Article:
By Ashley Johnson
As I was riding the bus this morning, with Ms. Badu’s But You Caint Use My Phone bumping in my ears, I was flooded with thoughts. How am I going to go to work and pretend that we don’t live in a racist society? How can I continue to prosper when the world is against me being Black and a woman? Is the money worth it? What can I do today that will advance my people and women into a state of equity? These are questions I ask myself every day as I head to school, work, or just out generally. I am always trying to find ways to move forward. As Shaun King, Black Lives Matter and Civil Rights activist constantly states, “stop wondering who you would have been in the Civil Rights Movement. Be that now!” Of course, when I was first waking up to the oppressive acts happening in the world, I easily would have told you that I was a radical. Idolizing Assata Shakur, I would have told you how I wouldn’t take shit sitting down, that I was the revolution and the government had so much more to fear when I came onto the scene. I would soon realize it isn’t that easy.
I am the revolution. I am radical. I am Black. I am a feminist… I am also 19.
I am also a college student and heavily dependent upon my parents.
There was even a time where I wondered if I would drop out of college to defend my people. If I were to really be as radical as I want to, I would end up in jail or dead. I don’t mean to be so heavy, but I have to be real; I would be viewed as a threat. I aspire to be a lawyer. If I end up in jail, that future is gone. Done. Finito. Does that necessarily mean I am stagnant in the movement? Of course not, but I feel very small when it comes to the movement.
Just the other day, my best friend, Marlon had to talk me out of my existential crisis. I was freaking out about how I might as well do nothing because anything I do would hold no meaning. How I was useless because I fear being pepper-sprayed, arrested or killed for peaceful protesting. How I was having no real place in the movement because of my lack of action. He informed me on how I actually was helping the movement by waking people up. He spoke on how before talking to me that he and so many others had no idea about these things. He went on to tell me that by me waking up one person, I could wake up so many more. And, that even though it was a minuscule thing to me, the impact would show to be so much greater in the long run. He also made sure to inform me that I was only 19 and that my hands were tied.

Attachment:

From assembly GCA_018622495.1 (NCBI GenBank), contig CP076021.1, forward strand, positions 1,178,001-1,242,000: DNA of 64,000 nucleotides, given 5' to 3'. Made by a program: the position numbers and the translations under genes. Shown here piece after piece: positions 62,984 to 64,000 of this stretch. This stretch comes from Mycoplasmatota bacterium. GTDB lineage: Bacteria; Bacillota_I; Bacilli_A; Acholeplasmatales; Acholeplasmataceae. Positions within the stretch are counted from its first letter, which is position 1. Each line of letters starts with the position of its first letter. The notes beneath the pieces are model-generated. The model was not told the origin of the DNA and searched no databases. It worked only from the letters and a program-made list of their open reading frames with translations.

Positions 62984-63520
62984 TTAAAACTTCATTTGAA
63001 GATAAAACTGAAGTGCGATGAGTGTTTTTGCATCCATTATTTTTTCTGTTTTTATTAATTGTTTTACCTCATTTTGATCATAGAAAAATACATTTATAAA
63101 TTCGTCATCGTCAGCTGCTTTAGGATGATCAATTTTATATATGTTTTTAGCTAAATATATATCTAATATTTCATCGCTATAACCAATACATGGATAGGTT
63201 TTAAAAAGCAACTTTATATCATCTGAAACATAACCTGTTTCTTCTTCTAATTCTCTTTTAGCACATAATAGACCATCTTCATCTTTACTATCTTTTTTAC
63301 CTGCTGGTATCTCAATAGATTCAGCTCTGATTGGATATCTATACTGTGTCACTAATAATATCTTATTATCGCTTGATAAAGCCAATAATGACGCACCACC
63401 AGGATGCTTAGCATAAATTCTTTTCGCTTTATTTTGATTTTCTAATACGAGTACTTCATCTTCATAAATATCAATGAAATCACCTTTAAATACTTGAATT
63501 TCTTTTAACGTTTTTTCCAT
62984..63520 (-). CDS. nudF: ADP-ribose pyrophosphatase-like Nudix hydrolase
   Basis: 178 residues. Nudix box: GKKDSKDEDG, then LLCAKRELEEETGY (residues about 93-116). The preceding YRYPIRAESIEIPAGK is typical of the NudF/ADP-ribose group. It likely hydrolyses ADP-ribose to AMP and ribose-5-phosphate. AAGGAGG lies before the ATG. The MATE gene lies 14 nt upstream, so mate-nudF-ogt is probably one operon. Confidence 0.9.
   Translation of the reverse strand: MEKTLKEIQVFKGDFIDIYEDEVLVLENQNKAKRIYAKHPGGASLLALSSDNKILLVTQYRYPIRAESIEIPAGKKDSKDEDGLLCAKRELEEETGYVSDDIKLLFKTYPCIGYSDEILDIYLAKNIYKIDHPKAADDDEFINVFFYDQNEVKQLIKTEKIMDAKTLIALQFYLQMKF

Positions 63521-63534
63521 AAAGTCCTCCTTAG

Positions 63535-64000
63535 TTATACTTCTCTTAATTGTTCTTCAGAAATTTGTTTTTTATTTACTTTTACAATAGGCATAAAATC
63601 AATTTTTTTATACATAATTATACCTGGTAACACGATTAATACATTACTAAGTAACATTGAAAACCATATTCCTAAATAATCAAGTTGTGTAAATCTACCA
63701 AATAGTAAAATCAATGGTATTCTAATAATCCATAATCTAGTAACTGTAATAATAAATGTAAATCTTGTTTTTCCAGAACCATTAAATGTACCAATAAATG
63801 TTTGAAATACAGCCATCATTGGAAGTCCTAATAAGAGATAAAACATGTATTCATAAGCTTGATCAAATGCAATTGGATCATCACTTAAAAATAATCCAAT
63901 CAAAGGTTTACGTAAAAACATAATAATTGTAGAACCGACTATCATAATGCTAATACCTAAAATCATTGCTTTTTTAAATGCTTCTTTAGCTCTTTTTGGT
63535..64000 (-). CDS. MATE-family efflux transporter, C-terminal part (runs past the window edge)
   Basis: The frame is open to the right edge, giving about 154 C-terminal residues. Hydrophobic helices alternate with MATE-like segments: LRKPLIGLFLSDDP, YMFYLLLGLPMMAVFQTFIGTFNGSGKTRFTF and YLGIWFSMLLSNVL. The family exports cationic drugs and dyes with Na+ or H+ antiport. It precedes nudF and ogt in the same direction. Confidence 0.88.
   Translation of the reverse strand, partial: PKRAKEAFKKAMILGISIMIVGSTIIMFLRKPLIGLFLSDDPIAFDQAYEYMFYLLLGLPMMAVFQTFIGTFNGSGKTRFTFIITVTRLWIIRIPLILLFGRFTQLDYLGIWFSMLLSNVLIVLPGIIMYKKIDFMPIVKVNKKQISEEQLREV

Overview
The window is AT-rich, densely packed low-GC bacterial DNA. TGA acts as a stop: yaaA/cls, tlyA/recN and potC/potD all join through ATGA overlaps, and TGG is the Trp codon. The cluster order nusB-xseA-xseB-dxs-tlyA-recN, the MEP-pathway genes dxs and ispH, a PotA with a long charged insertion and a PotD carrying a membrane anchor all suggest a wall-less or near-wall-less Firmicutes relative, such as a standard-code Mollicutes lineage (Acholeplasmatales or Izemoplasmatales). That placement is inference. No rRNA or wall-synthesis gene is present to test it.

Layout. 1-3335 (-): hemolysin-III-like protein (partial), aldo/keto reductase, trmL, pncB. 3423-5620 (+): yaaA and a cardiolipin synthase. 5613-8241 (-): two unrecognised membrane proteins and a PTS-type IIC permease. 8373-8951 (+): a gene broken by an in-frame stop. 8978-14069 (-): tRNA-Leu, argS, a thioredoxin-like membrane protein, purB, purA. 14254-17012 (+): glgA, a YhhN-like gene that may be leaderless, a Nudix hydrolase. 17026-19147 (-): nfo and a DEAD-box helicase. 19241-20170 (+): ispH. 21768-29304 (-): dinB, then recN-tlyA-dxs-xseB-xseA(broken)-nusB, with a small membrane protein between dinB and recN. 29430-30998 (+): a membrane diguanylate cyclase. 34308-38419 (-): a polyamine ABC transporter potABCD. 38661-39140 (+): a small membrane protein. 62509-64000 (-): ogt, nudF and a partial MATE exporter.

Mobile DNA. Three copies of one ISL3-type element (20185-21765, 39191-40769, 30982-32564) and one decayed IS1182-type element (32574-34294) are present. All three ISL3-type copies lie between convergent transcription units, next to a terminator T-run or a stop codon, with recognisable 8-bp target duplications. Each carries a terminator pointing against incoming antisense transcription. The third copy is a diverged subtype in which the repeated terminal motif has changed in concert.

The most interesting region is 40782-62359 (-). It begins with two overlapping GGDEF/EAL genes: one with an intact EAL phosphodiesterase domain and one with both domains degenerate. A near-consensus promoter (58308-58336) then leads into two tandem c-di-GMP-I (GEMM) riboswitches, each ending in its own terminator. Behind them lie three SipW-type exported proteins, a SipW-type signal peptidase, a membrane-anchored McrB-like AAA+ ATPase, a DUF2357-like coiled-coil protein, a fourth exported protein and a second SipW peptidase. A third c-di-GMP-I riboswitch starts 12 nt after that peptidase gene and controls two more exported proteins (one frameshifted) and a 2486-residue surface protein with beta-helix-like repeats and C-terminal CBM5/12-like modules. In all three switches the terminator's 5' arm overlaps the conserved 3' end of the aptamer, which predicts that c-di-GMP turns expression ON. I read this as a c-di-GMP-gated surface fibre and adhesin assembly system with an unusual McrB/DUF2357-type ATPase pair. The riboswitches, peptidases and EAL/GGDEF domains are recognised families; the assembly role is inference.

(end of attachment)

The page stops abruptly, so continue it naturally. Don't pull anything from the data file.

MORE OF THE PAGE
This is not to say that people of any age cannot participate in the movement in any way they see fit, it's just important to prioritize based on what works for you. It’s okay to help in whatever way you can. Be that educating yourself and educating others, participating in protests and boycotts, or writing to your government officials demanding answers. I had to realize that I shouldn’t feel trapped by the sense of urgency to do something more than what I’m able to. For now, I am comfortable in my lane of educating others.